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Response to a Reader Email on Witten, Romo

I answer all of the emails you guys send me, but I typically don’t publish them online. With the lack of content I’ve been posting lately, I figured it would be a good idea to post some responses as quick-and-easy content that’s relevant to a lot of you. Here’s an email I received this morning.

Jonathan,
I enjoy your articles on bleacher report, but just a couple of quick points on your recent article about the cowboys’ starting lineup–

1. Witten-D+?? What is your basis for asserting that he is a bad blocker? He is probably the best run-blocking tight end in the league. Did you see him block once the cowboys committed to running demarco over second half of the season? He was literally clearing out half of the defensive line. Every announcer who called those games remarked on his dominant run-blocking ability. He made several highlights on his sheer blocking alone.

2. Romo-you obviously are a statistics guy and so am I. But in Romo’s case, the numbers do lie. I’ve been working on a statistic that measures “critical moments”- i.e. Romo’s numbers during critical moments of games that have playoff implications. Romo’s numbers are not good compared to other quarterbacks. At all. He is not capable of leading a team deep into the playoffs. Why? Because he never has. And he fails to deliver in critical moments. Ill be happy to send those numbers to you when I finish them, but it’s hard not to understand that just from casually watching his late season performances year in and year out.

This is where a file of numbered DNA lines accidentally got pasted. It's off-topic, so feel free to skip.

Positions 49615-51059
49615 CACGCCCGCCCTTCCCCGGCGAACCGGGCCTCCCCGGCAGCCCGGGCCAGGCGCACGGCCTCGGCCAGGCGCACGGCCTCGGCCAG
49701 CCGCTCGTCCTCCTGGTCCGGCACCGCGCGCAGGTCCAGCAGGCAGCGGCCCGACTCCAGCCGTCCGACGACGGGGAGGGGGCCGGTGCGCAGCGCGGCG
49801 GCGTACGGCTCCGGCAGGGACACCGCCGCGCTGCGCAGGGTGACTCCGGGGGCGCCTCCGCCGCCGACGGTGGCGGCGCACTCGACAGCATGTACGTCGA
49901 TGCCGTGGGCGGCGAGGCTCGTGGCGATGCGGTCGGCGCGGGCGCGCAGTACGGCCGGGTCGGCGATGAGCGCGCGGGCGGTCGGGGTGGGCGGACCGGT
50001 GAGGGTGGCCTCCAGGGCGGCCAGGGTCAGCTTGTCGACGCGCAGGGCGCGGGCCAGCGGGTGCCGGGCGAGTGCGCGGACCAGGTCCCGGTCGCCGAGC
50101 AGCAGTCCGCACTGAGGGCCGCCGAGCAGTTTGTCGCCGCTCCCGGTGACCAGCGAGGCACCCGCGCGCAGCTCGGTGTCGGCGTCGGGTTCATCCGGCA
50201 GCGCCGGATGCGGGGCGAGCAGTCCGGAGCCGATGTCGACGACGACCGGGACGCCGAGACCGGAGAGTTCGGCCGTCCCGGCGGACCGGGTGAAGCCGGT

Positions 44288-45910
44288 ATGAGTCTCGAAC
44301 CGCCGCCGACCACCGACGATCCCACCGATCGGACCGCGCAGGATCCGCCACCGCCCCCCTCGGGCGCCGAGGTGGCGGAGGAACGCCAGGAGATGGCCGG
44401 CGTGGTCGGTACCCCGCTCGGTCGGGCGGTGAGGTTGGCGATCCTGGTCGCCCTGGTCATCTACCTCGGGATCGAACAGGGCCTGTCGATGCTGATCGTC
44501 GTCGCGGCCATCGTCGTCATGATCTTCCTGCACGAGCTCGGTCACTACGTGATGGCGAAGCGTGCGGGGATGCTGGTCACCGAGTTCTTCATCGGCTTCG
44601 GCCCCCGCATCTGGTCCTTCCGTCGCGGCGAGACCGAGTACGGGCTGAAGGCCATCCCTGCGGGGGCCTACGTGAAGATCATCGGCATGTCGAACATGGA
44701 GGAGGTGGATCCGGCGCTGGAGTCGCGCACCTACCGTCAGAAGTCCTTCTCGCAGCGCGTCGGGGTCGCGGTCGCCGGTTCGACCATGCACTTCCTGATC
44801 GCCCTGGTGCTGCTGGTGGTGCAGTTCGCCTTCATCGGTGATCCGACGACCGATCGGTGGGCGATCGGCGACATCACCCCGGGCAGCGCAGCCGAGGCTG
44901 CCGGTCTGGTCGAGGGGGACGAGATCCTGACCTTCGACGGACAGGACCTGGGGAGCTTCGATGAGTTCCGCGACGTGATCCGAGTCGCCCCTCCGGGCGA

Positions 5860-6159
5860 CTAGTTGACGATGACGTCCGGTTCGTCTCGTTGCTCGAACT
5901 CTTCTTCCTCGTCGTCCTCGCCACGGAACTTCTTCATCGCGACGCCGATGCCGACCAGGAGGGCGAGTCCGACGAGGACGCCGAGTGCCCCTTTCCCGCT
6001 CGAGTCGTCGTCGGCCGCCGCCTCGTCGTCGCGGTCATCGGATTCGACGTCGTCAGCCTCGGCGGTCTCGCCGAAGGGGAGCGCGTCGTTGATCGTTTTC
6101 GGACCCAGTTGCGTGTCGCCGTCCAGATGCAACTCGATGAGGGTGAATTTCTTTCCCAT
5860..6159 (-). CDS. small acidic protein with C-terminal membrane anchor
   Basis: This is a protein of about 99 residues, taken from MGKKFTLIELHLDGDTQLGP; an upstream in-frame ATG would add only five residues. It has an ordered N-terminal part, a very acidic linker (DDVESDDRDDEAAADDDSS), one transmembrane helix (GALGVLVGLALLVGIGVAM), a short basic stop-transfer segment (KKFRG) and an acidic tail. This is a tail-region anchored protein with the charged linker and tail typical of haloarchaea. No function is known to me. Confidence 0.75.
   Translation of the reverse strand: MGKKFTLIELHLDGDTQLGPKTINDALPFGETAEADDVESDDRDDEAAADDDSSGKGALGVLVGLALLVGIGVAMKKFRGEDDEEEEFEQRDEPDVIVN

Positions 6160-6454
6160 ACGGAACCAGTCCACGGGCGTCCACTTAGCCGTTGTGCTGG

My response:

Thanks for writing in. I think we’re just going to disagree on Witten as a blocker because it’s kind of subjective, although if you look at the YPC for Dallas when he’s at the point of attack, it’s been lower than that behind the other TEs for years. When Bennett was in Dallas, the Cowboys averaged around 1.5 more YPC behind him than behind Witten. He’s poor in both run blocking and pass pro.

As far as Romo, I’d argue two points. First, “clutch” stats are naturally going to be weak because of a small sample. You’ll have to set some arbitrary parameters, like passer rating in the final two minutes of a game or something like that, but you won’t have all that many plays to study.

Second, it’s going to be a tough argument to make that a QB with the highest fourth quarter passer rating ever, including in close games and at the end of games, is poor in clutch situations. It will have to be a “yeah but” sort of argument that’s almost certainly again going to be based on a small, arbitrary sample. It seems more logical to say Romo isn’t any worse in clutch situations, but has had some bad luck in a few late-season games than it is to argue that he’s poor in the clutch, but has somehow managed all of these really impressive stats in situations we’d typically define as “clutch” for other players.

Again, thanks for reading and writing in.

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My Reaction to the Henry Melton Deal & Other Cowboys Analsyis

Long time no post. At Bleacher Report, I published my reaction to the Henry Melton deal. An excerpt is below. In addition, here are a few of my other recent articles: